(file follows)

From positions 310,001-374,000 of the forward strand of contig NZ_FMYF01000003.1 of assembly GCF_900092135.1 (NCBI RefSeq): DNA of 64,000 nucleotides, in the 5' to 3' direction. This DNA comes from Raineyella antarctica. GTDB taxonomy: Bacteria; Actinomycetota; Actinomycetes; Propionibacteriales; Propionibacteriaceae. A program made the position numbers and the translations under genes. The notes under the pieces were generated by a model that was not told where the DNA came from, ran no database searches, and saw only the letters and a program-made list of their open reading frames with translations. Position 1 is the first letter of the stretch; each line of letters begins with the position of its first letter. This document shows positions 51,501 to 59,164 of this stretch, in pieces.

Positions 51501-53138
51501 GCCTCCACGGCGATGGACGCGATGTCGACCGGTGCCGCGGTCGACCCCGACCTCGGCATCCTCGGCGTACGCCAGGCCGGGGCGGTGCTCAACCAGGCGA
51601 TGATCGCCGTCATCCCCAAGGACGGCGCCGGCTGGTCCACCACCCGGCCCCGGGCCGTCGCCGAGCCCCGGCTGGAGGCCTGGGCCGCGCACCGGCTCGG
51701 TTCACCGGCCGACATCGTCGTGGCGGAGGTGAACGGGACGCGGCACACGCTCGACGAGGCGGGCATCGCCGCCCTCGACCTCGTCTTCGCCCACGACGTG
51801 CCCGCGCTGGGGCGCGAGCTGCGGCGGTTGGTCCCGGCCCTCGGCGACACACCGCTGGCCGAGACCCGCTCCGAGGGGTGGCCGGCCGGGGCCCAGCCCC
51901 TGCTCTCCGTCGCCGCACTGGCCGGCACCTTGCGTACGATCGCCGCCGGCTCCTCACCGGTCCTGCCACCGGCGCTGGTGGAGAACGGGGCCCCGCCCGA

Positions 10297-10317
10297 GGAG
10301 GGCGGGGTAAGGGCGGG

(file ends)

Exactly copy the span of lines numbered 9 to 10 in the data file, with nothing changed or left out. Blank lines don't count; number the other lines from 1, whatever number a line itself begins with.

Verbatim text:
10297 GGAG
10301 GGCGGGGTAAGGGCGGG